Open Access Mini Review

On Developing a Runtime Environment for Heterogeneous Distributed Computing

Ahmed Abdelmoamen Ahmed*

Department of Computer Science, Prairie View A&M University, Prairie View, TX, USA

Corresponding Author

Received Date: February 18, 2021;  Published Date: February 26, 2021


This paper presents the design and implementation of a distributed runtime environment to support the deployment and execution of distributed actor-based applications on connected heterogeneous computing machines. The distributed runtime environment consists of connected runtime environments, which support the execution of individual application components (actors) and managing their communication. The programmability benefits of our runtime environment are evaluated by developing a computational-intensive application across three connected heterogeneous devices. Finally, we evaluated the performance of the developed prototype experimentally using different metrics.


It is becoming increasingly important to support the deployment and execution of parallel and distributed systems across heterogeneous machines. One way to support the functional needs of such systems is by implementing them using Actors [1]. There is a growing number of implementations of Actors, including production languages such as Scala [2] which supports actors through its Akka library [3].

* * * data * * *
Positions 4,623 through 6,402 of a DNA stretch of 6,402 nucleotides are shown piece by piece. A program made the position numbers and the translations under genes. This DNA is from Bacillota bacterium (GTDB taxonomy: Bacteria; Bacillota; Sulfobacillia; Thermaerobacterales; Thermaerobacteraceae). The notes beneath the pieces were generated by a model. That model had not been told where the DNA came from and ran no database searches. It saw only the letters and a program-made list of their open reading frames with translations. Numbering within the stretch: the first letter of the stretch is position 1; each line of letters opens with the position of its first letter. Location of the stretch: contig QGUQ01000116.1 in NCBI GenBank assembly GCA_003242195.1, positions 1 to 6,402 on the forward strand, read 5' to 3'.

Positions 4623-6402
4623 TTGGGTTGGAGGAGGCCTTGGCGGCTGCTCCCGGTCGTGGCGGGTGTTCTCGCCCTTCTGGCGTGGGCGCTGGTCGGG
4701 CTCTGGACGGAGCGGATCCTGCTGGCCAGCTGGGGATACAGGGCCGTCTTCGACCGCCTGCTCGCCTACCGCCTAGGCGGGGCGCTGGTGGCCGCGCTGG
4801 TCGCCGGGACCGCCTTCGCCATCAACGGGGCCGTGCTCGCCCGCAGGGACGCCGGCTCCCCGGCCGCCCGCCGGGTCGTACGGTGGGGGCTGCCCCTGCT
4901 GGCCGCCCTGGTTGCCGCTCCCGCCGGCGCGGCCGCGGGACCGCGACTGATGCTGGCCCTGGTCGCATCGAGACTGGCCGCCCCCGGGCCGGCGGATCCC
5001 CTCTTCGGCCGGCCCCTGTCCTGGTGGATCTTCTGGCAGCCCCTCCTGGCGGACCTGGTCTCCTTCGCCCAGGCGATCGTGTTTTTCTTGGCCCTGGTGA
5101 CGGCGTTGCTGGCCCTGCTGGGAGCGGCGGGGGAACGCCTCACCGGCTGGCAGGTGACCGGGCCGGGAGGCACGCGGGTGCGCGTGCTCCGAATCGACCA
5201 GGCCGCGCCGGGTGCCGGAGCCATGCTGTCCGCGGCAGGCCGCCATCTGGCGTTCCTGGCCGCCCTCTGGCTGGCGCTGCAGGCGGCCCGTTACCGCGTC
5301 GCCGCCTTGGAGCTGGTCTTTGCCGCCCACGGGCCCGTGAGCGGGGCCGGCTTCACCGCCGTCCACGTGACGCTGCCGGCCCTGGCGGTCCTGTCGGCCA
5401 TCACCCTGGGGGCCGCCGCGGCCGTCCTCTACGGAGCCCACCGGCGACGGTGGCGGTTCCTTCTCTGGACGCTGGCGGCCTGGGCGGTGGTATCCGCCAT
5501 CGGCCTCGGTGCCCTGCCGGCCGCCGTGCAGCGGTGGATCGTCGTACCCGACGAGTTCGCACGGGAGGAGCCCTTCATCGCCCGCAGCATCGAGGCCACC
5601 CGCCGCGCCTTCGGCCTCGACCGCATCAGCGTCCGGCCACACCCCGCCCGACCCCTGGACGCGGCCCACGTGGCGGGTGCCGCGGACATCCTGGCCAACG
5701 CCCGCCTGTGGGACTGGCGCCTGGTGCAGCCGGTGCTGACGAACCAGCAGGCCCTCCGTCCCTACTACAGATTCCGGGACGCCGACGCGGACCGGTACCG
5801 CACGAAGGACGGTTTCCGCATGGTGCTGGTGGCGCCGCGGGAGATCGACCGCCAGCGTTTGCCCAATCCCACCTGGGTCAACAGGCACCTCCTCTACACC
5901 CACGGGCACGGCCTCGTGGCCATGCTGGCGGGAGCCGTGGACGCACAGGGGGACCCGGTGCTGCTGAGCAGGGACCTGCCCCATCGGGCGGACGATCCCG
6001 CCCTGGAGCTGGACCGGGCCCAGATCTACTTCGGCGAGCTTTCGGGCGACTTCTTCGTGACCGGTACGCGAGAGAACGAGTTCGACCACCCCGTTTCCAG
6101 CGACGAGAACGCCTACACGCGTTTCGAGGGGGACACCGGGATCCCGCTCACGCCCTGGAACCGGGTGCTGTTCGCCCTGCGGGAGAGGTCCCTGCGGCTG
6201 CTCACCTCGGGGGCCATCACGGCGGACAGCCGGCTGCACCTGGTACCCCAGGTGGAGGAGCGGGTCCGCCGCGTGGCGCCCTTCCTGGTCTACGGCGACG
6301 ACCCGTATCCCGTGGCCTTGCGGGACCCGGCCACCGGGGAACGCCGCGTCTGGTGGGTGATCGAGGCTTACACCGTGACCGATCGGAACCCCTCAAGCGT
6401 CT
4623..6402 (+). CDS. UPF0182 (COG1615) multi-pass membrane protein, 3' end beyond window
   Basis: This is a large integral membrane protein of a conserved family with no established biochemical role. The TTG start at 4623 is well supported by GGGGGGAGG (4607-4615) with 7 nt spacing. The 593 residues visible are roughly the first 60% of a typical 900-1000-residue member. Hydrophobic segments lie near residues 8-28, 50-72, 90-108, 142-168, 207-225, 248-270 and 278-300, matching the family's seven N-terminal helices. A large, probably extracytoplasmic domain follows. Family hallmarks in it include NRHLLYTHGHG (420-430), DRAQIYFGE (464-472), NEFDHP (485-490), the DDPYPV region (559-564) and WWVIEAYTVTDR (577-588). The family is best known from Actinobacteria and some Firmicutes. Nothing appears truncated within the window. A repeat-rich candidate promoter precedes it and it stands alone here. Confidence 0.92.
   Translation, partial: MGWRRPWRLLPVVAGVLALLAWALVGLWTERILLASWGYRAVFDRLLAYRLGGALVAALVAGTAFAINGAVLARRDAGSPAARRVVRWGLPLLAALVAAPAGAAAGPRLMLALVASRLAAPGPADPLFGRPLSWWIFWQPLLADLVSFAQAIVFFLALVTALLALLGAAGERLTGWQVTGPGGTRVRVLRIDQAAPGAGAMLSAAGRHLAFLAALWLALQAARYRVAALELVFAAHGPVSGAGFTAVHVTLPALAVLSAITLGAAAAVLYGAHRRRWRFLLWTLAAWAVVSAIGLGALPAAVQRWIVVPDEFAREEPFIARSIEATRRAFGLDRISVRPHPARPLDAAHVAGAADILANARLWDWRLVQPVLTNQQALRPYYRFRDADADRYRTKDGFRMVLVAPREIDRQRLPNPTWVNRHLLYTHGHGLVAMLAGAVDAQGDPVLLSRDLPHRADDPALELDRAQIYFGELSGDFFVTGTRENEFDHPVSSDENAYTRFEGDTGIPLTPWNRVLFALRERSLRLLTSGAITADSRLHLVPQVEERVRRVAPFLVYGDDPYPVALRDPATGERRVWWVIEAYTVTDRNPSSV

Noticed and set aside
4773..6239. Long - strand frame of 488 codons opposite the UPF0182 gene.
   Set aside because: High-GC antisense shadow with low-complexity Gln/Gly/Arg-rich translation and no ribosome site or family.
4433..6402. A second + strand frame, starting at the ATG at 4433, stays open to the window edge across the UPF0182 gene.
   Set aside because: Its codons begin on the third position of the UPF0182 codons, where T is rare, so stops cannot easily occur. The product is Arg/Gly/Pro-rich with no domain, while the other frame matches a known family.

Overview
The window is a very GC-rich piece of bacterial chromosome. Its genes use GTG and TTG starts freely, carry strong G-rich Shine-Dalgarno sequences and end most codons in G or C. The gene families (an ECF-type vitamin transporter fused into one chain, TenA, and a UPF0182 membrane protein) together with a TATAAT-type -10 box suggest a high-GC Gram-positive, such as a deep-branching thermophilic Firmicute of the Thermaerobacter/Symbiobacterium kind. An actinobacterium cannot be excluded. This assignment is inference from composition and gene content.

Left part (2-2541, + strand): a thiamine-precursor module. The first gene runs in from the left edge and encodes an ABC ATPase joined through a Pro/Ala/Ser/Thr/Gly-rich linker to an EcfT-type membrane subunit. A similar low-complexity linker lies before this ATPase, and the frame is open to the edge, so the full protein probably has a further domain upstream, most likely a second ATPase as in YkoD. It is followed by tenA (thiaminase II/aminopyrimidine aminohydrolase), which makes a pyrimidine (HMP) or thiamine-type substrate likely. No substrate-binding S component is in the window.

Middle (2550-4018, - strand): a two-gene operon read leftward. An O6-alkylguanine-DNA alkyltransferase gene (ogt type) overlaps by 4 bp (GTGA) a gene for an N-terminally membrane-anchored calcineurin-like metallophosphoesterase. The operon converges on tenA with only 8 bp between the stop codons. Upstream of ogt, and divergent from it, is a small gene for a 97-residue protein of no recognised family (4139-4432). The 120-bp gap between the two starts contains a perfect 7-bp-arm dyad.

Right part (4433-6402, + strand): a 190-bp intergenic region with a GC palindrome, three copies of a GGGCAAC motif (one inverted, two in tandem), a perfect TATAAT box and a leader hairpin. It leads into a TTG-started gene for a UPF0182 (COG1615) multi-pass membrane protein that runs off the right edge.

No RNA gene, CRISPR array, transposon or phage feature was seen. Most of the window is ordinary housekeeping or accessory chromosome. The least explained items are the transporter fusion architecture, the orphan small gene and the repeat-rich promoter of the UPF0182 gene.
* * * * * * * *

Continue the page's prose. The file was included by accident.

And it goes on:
In this paper, we present a runtime environment will offer high-level primitives supported by a middleware implementing fundamental mechanisms required by distributed actor-based applications. Our solution to such support is implemented for Scala/ Akka programming language1. The paper also presents a prototype implementation of a computational-intensive application, which is developed on the top of the runtime environment, to illustrate the ease with which new applications can be programmed.

Design and Implementation

The runtime environment enables programmers to write actor programs which can run on a large number of devices. Actors act the building blocks for an application which will be deployed on the top the runtime environment. The actors are connected in a dataflow to form the application. This simplifies actor migration between runtimes and matching of actor requirements with runtime capabilities. If the runtime does not meet the requirements posed by a currently deployed actor, then the actor will be automatically migrated to a runtime that can satisfy the requirements.

As shown in Figure 1, the system architecture consists of connected runtime environments running on heterogeneous computing devices, which support the execution of actors and managing their communication. We added a gatekeeper component to decide whether to deliver or postpone the delivery of messages for an actor according to some priority settings set by the programmer. When a sender actor sends a message –through its local runtime environment– to another actor hosted in a remote runtime environment, the gatekeeper dispatches the inbound message to the message dispatcher component, which in turns transport the message to the remote receiving actor using the routing actor.